Ranking amongst the greatest oxymorons of all time, likely somewhere between airplane food and peace force, is television marathon.
TV marathons are probably the furthest from actual physical activity marathons that they can possibly get. Sure, in both cases your vision probably gets a bit blurry, your muscles begin to ache, and you are somewhat closer to death, but the similarities end there.
Personally, the blame falls on Netflix. To me it is the root of all evil. The greatest catastrophe to hit already pop-culture satiated plebeians of all time. The plastic shopping bag in a tree to my personal Liz Lemon.
Netflix is the type of evil which reels you in with the promise of all five million seasons of such and such with the simplest click of a button. Then it… delivers. And soon enough you’ve opened the Pandora’s Box of media overstimulation and you’re being uncannily accurately suggested programs you forgot and/or never knew existed and your Netflix Instant Queue is in the triple digits.
Some British TV program you vaguely remember enjoying years ago? Seven seasons of god knows how many episodes? Sure. Whatever. Let’s go.
I should mention that there should really be a large flashing neon sign of some sort presented to you when you press play on a show of 5+ seasons that reads no stop it’s a trap. Because that’s what it is. A trap. A sort of self-imposed prison of conveniently instant amusement that pushes you more and more towards maximum security every time you press “next episode”.
Before you know it “just a few episodes” has turned into “all the episodes”. You’ve become one with your sofa. A box of gorgonzola chips probably meant for 10 or more party guests is nearly empty and you’re sipping from a plastic bottle of ginger ale like it’s one of those gerbil cage drinking bottle things.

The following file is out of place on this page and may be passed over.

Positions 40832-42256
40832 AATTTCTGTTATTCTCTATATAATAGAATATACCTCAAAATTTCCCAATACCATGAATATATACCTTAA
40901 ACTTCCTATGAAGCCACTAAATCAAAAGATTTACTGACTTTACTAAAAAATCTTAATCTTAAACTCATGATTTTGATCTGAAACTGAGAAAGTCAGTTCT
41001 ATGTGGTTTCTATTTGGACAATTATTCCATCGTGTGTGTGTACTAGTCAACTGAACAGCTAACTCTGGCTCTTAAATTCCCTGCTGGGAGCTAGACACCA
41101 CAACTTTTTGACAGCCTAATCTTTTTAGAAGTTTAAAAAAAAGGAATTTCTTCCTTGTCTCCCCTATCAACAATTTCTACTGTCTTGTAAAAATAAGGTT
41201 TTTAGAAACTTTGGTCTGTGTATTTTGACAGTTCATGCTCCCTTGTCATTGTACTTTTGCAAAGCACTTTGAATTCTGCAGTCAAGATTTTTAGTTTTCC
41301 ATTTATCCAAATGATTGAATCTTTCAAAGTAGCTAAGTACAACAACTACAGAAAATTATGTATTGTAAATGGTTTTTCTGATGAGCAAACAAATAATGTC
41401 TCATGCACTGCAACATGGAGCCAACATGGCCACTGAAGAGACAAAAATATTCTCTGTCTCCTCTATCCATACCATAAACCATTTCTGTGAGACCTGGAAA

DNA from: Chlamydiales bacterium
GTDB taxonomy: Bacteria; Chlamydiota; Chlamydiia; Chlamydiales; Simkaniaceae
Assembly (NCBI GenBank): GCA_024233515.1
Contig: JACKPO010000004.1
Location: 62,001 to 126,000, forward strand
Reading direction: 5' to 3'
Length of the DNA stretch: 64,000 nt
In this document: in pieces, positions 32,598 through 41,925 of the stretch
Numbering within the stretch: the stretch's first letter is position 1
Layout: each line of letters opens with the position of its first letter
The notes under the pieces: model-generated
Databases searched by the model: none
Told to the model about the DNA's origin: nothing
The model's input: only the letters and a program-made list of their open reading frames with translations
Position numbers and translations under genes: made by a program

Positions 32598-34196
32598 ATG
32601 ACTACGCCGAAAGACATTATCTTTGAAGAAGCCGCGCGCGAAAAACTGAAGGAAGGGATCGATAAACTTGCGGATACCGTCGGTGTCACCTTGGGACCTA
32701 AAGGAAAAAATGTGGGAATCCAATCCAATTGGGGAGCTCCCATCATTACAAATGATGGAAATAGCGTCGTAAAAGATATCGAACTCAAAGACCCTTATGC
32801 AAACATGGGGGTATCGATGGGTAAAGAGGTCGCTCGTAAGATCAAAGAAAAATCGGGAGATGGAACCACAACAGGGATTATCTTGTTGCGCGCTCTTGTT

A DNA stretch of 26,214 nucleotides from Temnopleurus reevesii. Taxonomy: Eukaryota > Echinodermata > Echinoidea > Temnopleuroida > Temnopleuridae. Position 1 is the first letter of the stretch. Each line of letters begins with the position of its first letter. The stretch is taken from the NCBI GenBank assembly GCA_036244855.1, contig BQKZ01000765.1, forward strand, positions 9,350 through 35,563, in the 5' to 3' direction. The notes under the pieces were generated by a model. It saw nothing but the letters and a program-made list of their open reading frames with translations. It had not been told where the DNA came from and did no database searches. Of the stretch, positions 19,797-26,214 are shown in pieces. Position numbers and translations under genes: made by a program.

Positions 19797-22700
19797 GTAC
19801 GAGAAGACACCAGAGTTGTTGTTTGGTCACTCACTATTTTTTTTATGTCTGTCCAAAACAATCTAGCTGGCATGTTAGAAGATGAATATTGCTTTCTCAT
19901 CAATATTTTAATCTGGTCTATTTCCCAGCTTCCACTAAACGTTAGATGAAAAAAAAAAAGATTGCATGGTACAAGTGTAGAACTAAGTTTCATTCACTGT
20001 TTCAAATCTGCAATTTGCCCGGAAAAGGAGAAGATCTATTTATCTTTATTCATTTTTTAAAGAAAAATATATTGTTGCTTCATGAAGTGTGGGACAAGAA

Eventually your net physical movement is reduced to the trifecta of sofa-bathroom-fridge. You actually begin to practice one of the three songs you know on ukulele in a futile attempt to restore your depth perception because rubbing your eyes isn’t helping anymore. The narration of your thoughts is suddenly in David Mitchell’s voice. You shut your blinds to the world because the glare is ruining your picture. You’ve reached the ultimate stage of hermitude. Netflix has won.
In this state you can almost feel the sun’s rays desperately grasping through the gaps in your blinds whispering come back I miss you and the glaring lack of real social contact enveloping your black hole of a soul. There’s this vague incipient sense of shame gnawing at you like a mosquito bite on the back of your thigh that won’t go away.
And yet, you continue searching for new positions on the sofa that don’t ache. You withdraw further and further into television until you’re a dried husk of a human. You consume an amount of programming meant to be spread out over actual human years in a 9-hour timespan.
Then, tragedy strikes. You stare at your screen blankly as any semblance of willpower or purpose drains from your body. The carefully constructed glass castle of entertainment and emergent self-loathing you’ve built for yourself is shattered.
There’s no “next episode” button.